spoken word

Naked Lunch Break

A DP Weekly Writing Challenge – Lunch

From across the crowded plaza our eyes locked.

He looked like a bum, like some burnt out

old building where a man used to stand.

A quarantined corpse, gutted, not yet demolished.

Busyness professionals scamper across polished

marble tile all the while ignoring him.

He never looks up at anyone, just down

at the ground as black leather loafers

and polished pumps scatter around him.

His rusty hinges give most an urge to cringe,

like the purge surrounded by the binge.

Now I don’t know why but he lifted tomato

pastey eyes toward mine and his beady pupils

burned a hole in my soul like bitter embers.

If I could have I would have walked the other way.

And as I tried to slide by his side, he said,

“What I wouldn’t give to have veins like yours kid.”

And those words slid from his tongue like a

lugee from his lung, spit at me through vacant gums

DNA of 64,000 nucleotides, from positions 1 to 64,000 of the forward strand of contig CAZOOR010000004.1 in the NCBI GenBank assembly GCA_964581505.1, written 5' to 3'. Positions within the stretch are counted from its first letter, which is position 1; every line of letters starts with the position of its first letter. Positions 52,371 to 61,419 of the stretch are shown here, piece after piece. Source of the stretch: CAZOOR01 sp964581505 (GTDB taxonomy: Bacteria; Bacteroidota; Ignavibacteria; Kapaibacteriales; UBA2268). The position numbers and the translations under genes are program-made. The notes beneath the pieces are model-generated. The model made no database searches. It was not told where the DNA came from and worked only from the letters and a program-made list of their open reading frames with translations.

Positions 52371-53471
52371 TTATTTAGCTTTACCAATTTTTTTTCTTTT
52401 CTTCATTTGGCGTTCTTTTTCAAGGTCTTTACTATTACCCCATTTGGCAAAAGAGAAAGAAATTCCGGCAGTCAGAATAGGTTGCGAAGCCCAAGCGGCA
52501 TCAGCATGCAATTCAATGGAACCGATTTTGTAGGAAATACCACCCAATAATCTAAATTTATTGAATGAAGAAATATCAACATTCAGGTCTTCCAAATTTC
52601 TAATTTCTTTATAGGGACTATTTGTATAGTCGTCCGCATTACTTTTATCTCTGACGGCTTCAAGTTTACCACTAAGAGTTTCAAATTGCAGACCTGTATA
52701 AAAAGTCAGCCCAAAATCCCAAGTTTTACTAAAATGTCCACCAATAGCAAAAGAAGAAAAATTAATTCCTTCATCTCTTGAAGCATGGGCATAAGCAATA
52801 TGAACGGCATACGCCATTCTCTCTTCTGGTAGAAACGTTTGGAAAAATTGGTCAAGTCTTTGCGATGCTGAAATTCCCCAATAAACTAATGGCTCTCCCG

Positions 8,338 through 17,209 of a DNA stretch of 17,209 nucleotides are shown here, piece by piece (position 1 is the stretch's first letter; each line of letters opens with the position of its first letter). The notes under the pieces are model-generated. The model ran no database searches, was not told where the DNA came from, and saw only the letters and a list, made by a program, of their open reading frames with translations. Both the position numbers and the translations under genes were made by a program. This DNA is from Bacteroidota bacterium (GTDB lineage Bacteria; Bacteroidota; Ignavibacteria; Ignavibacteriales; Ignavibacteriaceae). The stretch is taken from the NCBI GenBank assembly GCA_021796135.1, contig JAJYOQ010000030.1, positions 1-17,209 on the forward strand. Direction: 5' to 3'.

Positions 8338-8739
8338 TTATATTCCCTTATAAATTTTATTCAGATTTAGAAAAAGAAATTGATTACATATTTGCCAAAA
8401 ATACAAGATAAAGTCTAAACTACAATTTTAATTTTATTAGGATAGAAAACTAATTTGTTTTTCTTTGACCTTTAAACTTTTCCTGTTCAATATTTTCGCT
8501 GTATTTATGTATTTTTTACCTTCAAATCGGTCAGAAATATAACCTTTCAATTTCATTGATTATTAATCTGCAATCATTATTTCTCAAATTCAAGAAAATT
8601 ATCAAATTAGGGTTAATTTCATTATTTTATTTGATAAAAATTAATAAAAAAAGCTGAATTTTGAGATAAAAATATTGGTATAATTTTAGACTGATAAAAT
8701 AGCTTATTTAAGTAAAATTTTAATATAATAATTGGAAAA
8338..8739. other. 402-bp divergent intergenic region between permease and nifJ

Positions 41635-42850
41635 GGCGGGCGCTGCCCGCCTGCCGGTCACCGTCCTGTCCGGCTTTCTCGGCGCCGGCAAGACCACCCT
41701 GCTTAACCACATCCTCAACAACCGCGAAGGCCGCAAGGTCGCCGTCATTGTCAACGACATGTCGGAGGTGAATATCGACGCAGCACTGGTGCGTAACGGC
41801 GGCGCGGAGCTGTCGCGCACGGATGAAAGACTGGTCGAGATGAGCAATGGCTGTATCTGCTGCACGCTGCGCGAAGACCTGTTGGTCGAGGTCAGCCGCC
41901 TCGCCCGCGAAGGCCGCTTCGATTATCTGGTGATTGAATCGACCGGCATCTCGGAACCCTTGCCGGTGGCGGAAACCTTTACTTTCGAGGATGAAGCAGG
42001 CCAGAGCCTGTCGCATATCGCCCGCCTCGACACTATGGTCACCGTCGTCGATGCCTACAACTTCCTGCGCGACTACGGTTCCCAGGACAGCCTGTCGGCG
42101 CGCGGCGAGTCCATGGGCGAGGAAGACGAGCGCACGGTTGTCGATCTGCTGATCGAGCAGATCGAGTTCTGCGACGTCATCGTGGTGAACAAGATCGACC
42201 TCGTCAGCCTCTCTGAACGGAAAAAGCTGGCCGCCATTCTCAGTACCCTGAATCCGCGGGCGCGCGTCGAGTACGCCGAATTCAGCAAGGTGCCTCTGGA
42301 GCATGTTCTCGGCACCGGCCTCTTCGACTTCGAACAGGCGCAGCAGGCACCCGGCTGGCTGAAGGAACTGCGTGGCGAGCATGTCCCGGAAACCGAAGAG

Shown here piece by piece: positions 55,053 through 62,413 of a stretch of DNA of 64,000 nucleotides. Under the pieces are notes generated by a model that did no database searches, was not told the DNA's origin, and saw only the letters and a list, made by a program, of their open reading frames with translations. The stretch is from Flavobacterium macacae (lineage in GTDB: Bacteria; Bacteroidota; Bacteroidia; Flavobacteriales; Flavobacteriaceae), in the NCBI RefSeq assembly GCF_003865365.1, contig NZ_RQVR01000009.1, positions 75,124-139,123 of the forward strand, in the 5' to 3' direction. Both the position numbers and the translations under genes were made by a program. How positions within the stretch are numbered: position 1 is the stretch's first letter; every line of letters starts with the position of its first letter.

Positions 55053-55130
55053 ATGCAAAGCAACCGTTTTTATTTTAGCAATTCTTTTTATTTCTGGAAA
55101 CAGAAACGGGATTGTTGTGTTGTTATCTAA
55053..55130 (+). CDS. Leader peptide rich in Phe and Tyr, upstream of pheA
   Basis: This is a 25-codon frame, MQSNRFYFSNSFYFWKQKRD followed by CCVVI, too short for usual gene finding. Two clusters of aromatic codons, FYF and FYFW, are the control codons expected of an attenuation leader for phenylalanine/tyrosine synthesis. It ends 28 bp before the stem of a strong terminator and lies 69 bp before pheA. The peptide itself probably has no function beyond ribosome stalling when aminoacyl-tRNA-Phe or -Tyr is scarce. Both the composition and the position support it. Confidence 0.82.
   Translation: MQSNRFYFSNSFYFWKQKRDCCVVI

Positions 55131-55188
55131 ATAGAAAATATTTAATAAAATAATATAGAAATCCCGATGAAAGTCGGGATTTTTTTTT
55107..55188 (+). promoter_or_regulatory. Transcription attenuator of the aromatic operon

and eyes like poisoned slits, burned out, tired, ready to quit.

And he reached for my arm and he poked at my vein

and laughed like a man slowly tortured insane.

Around us the city hurried on with its day,

and I on my way, wondering what in the fuck

am I supposed to say to this gross amalgamation

that told me so much more than I wanted or

needed to know. ”Uh, thanks bro, but I gotta go.”

William S. Burroughs

image VIA

* a note about this poem
I used to dabble in spoken word and poetry slams in college, even though poetry was never really my thing, not to mention that I had a ridiculous fear of speaking in front of crowds of people. This particular poem earned me an invite to compete in the finals for Santa Cruz County. And I was actually one of the semi-finalists in the competition as determined by audience applause, but unfortunately I had only three poems memorized and had already the performed them all by the time I got called back up. The other contestants had volumes of material catalogued into their memory banks, and I hadn’t expected to get called back up to the stage. This is the only one I can still recite from memory, and sometimes I’ll still share it if I ever find myself in a location with an open mic.

Here’s the spoken version